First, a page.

Cinophile: Clerks

4 min read
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Today Kevin Smith remains a god or has been cast as a has-been, depending on who you talk to. The director crashed into the movie world with a flurry of slacker-minded, geek-infused, slice-of-life films like Chasing Amy and Mallrats, following with irreverent jewels like Dogma. But for many his magnum opus was also his low-budget debut, Clerks.

Dante is a store clerk in New Jersey, depressed with life and looking for a quick fix out of his rut. Forced to work on his morning off, he also has a fight with his girlfriend and starts pondering hooking up with the ex that left him broken a few months before. Fortunately he has the company of Randall, the completely antagonistic clerk from the video store next door.

Meanwhile life goes on around the store and Clerks rotates through a colourful cast of extras, most patrons of the shop.The most (in)famous of these are Jay and Silent Bob, who would appear in several of Smith’s movies. They are joined by Grisly, the man who likes a ‘snowball’, a Russian death metal singer, an over-zealous chewing gum rep and an assortment of other oddballs. The motley crew of characters often serve as clients and many jokes revolve around their interactions with the clerks. This film is worth seeing if only for Randall’s relentless torment of his so-called clients and the constant activity around drug-peddling Jay and Silent Bob.

It is hard to explain what makes Clerks such a great movie. It is certainly a sum of its parts: the ultra-low, low, low budget meant the film was shot in black and white, with limited sets and performances that at times feel very spontaneous.

All of this works in its favour – one reason why the sequel is not remotely as good as this classic. The gritty style of the film also makes it feel more ‘real’, which in turn cast the absurd characters as even more relatable. While you may never act like Randall or Jay, you’ll definitely wish you could. There is something empowering about the brutal honesty of Clerks‘ characters.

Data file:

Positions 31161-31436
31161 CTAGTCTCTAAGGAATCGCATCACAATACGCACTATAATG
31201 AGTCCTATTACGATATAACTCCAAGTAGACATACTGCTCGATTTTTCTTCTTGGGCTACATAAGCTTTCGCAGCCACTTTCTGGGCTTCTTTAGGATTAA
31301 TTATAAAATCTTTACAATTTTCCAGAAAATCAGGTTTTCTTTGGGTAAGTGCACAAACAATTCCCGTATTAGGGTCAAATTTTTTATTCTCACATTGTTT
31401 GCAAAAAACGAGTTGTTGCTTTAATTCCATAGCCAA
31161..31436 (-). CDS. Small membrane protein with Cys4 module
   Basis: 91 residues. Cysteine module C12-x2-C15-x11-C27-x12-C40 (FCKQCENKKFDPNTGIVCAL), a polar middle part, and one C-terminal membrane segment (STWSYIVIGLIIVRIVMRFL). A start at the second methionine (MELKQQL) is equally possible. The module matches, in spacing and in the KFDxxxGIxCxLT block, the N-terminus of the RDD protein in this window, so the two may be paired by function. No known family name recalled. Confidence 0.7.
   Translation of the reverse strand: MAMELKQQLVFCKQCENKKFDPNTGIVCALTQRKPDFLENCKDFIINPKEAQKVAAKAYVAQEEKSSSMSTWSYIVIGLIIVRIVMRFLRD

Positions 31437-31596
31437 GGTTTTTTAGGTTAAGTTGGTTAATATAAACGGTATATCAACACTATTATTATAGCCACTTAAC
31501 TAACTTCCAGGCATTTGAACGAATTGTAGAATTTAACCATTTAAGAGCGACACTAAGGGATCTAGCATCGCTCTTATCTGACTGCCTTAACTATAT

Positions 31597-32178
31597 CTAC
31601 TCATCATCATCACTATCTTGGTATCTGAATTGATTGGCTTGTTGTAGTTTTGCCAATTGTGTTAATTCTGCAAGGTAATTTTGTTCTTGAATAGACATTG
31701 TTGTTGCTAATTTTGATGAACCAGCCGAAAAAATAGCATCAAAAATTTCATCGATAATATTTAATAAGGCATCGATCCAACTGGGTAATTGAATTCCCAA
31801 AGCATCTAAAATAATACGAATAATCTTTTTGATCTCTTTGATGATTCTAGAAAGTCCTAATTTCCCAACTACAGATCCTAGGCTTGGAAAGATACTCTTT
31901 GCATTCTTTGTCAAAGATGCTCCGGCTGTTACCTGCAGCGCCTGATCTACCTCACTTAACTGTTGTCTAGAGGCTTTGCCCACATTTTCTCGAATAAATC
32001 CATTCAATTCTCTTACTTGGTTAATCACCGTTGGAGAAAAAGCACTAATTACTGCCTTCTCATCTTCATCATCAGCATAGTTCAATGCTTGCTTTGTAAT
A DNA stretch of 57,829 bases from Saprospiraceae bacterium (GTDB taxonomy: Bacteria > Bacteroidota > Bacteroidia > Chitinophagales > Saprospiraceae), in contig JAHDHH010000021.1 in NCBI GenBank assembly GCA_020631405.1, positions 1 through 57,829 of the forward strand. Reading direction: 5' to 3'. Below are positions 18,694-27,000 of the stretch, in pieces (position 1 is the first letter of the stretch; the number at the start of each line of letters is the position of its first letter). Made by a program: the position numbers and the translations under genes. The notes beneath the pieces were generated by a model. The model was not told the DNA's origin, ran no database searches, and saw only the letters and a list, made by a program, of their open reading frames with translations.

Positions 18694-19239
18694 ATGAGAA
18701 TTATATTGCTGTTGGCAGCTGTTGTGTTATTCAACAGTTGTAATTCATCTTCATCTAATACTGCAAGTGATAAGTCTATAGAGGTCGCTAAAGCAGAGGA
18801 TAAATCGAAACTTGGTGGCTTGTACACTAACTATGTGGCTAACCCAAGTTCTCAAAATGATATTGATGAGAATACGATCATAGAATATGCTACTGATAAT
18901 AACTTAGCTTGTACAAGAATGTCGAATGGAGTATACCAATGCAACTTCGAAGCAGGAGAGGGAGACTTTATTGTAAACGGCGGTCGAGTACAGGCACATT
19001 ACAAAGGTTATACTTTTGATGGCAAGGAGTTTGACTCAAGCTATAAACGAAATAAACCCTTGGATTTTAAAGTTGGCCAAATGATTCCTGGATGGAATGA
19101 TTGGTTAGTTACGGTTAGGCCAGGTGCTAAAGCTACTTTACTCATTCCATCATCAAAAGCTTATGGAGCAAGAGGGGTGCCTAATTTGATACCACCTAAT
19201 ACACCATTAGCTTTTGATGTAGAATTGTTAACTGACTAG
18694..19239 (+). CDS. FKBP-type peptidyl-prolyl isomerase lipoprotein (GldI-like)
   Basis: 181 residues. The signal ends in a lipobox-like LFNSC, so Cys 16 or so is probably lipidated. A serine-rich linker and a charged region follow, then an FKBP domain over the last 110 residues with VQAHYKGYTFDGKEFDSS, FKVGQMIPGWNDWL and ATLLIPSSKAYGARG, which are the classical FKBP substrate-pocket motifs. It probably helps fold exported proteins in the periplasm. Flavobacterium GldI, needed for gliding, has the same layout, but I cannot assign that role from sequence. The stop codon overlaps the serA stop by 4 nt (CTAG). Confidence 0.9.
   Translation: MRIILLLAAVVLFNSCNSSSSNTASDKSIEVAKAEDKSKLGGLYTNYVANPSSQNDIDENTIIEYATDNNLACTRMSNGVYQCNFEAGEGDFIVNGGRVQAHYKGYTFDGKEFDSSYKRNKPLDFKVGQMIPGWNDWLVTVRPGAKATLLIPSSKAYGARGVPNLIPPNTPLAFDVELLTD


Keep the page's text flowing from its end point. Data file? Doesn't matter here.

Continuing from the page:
Clerks is that rare occurrence in film where a comedy is both completely wacked and yet still goes very deep – all without the audience noticing. While he made other great films, Smith never reached this level of genius again. For that matter, no other director has either. Clerks is unique and cannot be replicated, only imitated. If you only watch one film from the 90s…

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Kevin Smith secured most of his budget by borrowing money, maxing out his credit cards and selling his extensive comic book collection. To keep things cheap, Clerks was shot in the same convenience store Smith worked in – the reason why the store shutters are closed in the film is because most of it was shot at night. Other cost-cutting measures included the repeat use of his friends and family as arbitrary characters: one friend played several roles, mainly because he was already on-set and would step into roles when an actor flaked. Money is also the reason why the film was shot in black and white.
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The movie was the debut of Kevin Smith’s most popular characters, Jay and Silent Bob. The duo has appeared in a total of seven of Smith’s films, including two which they headlined. Though Smith portrays Silent Bob, in reality he inspired the character of Dante. Jason Mewes, who plays the notoriously foul-mouthed Jay, is actually very camera shy and some of his scenes were filmed with the crew waiting in another room. The only line that Silent Bob says, near the end of the movie, was also supposed to be by Jay – but for some reason Mewes could not deliver the line properly, so Smith said it instead.
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Clerks is said to be loosely based on the Divine Comedy – more popularly known today by the name of its first act: Dante’s Inferno. The 14th century Italian epic poem was written by Dante Alighieri and chronicles a man at a low point in his life walk through three netherworlds in order to achieve understanding and salvation. Dante happens to also be the name of Clerks‘ main character and the movie is divided into nine parts, a number that is used several times in the poem.

Best Scene: Any scene where Randal has to interact with a video store customer…

Best Line: “37! My girlfriend sucked 37 dicks!” “In a row?”

Cinophile is a weekly feature showcasing films that are strange, brilliant, bizarre and explains why we love the movies.

Last Updated: May 12, 2014

James

A total movie glutton, nothing is too bad or too obscure to watch, unless it's something like The Human Centipede. If you enjoyed that, there is something wrong with you. But bless you anyway - even video nasties need love...

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